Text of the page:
Foam rolling effects on soft tissue tone, elasticity and stiffness in the time course of recovery after weight training
Jan Schroeder, Linda Lueders, Mike Schmidt, Klaus-Michael Braumann, Karsten Hollander
University of Hamburg, Institute of Human Movement Science, Hamburg, Germany
Sports Orthopaedics and Traumatology - Volume 34, Issue 4 (DOI: 10.1016/j.orthtr.2018.11.003)
Foam rolling is widely used as a regeneration tool. Tissue tone alterations appear to be reasonable as underlying mechanism and could be detected using myotonometry.
Twenty healthy volunteers participated in a study design with repeated measurements. Using myotonometry, tissue tone properties were assessed for both limbs directly before and after a fatiguing bilateral knee extension exercise session, and during the following three days of recovery. The right thigh received an additional foam roll treatment directly before all post-exercise measurements, while the left limb remained untreated and served as a control function.
There was no significant interaction demonstrating a probable foam roll effect on any soft tissue property parameter (p > 0.05).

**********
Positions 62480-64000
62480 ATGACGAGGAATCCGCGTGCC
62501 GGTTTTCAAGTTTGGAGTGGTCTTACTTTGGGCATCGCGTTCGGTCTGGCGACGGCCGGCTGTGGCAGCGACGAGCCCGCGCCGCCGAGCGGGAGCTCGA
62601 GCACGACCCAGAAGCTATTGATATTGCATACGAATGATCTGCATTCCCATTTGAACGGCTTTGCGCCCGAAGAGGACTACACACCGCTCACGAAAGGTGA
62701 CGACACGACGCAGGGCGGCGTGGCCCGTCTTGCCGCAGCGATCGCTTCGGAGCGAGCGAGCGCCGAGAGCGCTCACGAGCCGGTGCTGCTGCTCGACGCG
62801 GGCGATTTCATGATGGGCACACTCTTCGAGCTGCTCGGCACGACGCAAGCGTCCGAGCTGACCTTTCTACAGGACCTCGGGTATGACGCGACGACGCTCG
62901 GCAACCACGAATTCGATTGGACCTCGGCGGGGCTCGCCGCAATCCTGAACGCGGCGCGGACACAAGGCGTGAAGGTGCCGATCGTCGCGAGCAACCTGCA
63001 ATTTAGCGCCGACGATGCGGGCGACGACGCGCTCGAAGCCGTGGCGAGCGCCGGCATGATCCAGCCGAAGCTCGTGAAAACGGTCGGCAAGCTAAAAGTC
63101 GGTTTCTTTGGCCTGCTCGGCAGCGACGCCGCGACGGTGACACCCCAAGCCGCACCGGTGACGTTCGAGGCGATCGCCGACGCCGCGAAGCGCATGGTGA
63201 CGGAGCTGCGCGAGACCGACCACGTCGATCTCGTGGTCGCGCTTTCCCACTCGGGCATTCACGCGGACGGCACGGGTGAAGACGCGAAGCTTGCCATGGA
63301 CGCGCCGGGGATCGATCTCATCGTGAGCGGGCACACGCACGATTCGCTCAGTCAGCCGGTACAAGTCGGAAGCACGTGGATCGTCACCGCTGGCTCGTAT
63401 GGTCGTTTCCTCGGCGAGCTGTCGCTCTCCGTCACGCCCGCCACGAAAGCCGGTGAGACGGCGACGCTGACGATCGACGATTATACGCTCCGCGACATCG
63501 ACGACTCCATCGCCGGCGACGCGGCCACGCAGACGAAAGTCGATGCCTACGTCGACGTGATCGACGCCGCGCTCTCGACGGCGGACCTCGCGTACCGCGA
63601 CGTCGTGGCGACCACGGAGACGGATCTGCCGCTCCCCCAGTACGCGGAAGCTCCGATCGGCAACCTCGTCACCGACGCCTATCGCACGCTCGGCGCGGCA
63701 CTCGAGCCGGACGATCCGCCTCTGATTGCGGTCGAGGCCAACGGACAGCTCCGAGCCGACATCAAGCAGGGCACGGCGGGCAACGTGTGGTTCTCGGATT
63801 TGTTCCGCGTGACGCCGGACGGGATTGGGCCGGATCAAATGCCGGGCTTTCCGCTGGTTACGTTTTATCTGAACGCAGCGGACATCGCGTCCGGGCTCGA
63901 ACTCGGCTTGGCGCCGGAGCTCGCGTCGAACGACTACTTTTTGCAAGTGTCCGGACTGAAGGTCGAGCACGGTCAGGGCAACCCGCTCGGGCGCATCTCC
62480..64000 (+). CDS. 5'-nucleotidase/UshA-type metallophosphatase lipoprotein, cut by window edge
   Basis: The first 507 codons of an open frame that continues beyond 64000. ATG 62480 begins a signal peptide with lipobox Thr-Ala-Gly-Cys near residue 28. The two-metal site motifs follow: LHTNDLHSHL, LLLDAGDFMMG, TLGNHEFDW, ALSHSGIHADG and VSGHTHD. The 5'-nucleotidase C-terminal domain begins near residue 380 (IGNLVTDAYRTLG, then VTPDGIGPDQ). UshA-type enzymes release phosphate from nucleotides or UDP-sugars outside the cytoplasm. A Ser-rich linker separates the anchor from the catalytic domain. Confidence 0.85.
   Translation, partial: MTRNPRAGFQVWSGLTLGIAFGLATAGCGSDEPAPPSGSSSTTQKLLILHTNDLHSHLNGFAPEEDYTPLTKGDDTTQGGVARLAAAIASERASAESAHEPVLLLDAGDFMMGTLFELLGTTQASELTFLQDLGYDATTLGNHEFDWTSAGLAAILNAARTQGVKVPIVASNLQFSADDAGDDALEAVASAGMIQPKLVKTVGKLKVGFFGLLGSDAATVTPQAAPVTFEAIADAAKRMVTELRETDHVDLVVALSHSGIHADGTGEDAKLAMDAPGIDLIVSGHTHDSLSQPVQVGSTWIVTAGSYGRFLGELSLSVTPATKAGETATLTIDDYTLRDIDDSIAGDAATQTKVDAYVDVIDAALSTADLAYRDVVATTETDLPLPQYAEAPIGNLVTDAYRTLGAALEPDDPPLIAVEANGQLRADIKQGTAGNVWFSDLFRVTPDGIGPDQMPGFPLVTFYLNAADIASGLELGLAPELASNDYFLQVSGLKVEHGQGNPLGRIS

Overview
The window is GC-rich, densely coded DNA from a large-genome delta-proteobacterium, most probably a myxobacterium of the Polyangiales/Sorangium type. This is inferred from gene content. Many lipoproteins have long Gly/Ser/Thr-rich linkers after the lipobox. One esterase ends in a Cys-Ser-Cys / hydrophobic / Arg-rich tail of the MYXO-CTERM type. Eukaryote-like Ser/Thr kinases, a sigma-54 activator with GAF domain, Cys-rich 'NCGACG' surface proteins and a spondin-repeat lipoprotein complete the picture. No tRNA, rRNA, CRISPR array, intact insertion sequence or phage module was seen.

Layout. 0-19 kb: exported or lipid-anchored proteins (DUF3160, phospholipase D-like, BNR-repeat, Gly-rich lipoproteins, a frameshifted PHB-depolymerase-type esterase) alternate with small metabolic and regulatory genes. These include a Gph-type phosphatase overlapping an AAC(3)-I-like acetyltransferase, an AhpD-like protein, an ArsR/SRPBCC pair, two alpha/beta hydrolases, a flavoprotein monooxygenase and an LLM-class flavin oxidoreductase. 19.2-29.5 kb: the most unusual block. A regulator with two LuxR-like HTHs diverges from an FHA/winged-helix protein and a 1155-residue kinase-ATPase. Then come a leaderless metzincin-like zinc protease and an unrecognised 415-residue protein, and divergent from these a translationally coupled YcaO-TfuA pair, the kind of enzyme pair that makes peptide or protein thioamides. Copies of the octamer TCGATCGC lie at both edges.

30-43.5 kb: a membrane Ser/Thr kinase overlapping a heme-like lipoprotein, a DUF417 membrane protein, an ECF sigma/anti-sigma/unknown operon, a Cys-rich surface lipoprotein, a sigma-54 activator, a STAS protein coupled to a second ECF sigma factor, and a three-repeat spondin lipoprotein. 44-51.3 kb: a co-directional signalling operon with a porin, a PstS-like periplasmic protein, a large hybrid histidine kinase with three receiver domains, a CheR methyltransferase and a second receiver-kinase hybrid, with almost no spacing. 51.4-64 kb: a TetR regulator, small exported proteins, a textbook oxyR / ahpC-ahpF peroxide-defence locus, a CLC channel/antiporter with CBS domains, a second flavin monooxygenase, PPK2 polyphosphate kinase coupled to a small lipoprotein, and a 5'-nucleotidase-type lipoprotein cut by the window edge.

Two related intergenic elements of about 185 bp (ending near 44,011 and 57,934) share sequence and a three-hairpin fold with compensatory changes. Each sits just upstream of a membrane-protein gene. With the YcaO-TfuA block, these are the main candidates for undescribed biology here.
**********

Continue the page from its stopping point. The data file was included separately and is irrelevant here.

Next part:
We conclude that commonly used foam roll protocol conditions are not affecting tissue tone properties. Further research would be needed to investigate varying dose response conditions.
Foam rolling did not show any effect on soft tissue tone properties as measured in terms of myotonometry. For practical applications, it is concluded that a common protocol of two sets of 45 s foam rolling after bout of regular fitness weight training cannot be recommended, if soft tissue tone alterations are targeted for restoration purposes. Future studies – preferably conducted using a randomized parallel group design – are needed to further investigate conceivable tissue tone alterations due to self-myofascial release techniques with varied dose-response conditions (pressure intensity, duration, cadence, repetitions or devices).